Hoof Cracks in Horses: Causes, Treatment & Prevention (Vet Answer)

41 views 12:26 pm 0 Comments February 21, 2024

Your horse has a crack that you’ve just noticed in their hoof. The crack might run up and down or side to side, and you might see more than one, depending on the state of your horse’s hooves.

Is it something to be concerned about, or will it grow out as your horse’s hooves grow? Let’s dive into the world of hoof cracks in horses.

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What Are Hoof Cracks in Horses?

Hoof cracks are just that, a crack in the hoof wall. Hoof cracks are often not associated with lameness or any real issues for your horse. In some cases, however, they can be related to limping. Cracks can also occur after abscesses or cause infections in the hoof to form.

There are a variety of hoof cracks in horses, and they go by several different names, including:

  • Sand cracks

  • Grass cracks

  • Quarter cracks

  • Heel cracks

  • Toe cracks

Cracks are typically named based on the location of the hoof where they occur, but they might not seem logical. For instance, a grass crack forms from the toe of the hoof, while a sand crack forms from the top of the hoof near or at the coronet band.

Heel and toe cracks are readily apparent; they form at the heel or toe, respectively. You’ll find quarter cracks on either side of the hoof.

horse's hoof with crack
Image Credit: foto_molka, Shutterstock

What Are the Signs of Hoof Cracks in Horses?

The main sign of a hoof crack is a readily visible crack in the wall of your horse’s hoof. The crack may be vertical or horizontal. The horizontal cracks are usually associated with the coronet band and abscesses.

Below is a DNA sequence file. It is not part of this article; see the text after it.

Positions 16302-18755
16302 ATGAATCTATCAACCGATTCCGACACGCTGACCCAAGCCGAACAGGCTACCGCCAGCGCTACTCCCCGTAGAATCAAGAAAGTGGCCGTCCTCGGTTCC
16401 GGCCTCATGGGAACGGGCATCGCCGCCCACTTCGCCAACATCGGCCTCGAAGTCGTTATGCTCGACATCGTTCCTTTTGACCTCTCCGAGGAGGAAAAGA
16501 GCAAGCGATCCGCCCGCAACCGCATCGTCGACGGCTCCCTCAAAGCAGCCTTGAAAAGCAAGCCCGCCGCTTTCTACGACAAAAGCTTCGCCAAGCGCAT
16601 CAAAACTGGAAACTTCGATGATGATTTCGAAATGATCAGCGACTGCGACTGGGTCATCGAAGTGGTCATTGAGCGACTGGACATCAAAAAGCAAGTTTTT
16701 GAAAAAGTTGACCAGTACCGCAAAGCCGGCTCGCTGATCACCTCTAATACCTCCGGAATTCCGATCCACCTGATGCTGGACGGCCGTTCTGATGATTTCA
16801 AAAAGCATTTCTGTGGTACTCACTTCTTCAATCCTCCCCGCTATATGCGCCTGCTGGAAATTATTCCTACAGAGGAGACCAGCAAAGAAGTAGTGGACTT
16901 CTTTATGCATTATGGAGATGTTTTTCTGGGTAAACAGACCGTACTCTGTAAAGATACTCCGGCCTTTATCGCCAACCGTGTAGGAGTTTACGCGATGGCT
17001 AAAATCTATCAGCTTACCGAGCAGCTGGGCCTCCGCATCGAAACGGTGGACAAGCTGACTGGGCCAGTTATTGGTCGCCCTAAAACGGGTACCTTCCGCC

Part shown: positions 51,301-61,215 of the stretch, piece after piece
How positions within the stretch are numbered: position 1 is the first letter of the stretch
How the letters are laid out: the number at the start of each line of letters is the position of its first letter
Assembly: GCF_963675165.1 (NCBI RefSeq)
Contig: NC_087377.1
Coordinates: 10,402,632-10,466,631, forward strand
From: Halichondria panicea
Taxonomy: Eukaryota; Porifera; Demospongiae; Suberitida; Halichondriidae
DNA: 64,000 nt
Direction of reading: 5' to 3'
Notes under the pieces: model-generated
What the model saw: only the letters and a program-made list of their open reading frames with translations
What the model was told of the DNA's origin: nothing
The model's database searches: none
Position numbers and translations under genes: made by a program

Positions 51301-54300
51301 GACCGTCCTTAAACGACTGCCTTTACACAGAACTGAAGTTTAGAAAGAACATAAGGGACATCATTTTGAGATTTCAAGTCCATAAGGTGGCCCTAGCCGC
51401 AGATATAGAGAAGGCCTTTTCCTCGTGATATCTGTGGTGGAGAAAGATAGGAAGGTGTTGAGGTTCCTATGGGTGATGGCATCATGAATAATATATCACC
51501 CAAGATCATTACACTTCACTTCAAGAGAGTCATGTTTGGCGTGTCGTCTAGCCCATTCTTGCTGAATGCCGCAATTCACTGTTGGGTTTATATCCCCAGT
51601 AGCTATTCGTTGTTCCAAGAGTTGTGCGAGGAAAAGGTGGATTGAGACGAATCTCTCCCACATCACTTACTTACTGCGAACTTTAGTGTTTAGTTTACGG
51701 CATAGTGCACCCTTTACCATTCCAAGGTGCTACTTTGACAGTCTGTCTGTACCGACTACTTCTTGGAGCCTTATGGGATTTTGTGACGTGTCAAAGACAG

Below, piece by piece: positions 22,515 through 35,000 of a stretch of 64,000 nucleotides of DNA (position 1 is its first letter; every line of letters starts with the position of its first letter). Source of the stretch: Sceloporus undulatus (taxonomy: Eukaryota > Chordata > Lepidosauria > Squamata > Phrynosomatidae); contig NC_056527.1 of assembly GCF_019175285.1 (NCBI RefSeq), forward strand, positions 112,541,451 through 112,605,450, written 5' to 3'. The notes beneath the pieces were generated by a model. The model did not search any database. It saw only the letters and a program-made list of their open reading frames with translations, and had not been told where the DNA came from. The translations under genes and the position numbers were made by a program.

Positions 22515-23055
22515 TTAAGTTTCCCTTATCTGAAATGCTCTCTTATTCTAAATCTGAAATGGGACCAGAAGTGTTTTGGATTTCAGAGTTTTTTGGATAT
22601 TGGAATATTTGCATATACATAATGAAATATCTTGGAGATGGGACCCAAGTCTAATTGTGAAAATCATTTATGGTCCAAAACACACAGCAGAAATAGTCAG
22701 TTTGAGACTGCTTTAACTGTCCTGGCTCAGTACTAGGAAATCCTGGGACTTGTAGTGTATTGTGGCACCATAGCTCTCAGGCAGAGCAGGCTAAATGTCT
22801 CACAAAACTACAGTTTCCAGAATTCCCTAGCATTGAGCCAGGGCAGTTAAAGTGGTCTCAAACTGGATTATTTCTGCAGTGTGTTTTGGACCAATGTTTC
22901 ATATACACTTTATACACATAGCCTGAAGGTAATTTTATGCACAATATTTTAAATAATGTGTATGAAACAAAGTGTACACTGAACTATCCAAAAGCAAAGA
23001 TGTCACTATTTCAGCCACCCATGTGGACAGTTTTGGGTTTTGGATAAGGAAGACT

Your horse may limp due to the crack, but that’s not always true. If your horse is limping, you should call the veterinarian out to examine your horse and see if something is going on besides the crack and what sort of treatment may be necessary.

What Are the Causes of Hoof Cracks in Horses?

Hoof cracks form for a variety of reasons. Ranging from factors you can’t control, like genetics, to ones you can, such as proper trimming, cracks may be caused by multiple factors:

  • Trauma like hitting a rock

  • Repeated stress from activities like galloping on firm surfaces

  • Ground conditions

  • Strength of the hoof wall or weaknesses in the hoof

  • Shape and structure of your horse’s legs

  • How often your horse gets their hooves trimmed

  • How skilled or unskilled the farrier is working on your horse’s hooves

  • An unbalanced diet that leaves your horse without essential nutrients

Quarter cracks form when the hooves are unbalanced, such as abnormal conformation or a bad shoeing job. The weight of your horse gets unevenly distributed, and the hoof cracks.

Toe cracks usually form when the hoof overflexes while the horse is moving. This problem may occur when the horse has a long pastern.

Heel cracks usually develop when your horse doesn’t have shoes that fit well. In this case, the heel of the hoof isn’t effectively supported, so the pressure of your horse’s movements causes a crack near the heel.

Some hoof cracks will form secondary to an abscess that erupts through the hoof. It’s important to note that sometimes, a crack will develop first. Then bacteria invade and lead to an infection and possibly an abscess.

trimming horse's hoof
Image Credit: IndiOdyssey, Pixabay

How Do I Care for a Horse With Hoof Cracks?

The best course of treatment for hoof cracks depends on where the crack is and how deep and extensive it is. Typically, you’ll need to give the hoof time to grow out while supporting the hooves with effective trimming and shoeing.

Because quarter cracks are usually conformation-based, your farrier will need to trim and shoe the horse to support the hoof. They may glue or patch the crack to support it. Your farrier will want to trim your horse’s toes a bit shorter if they have toe cracks.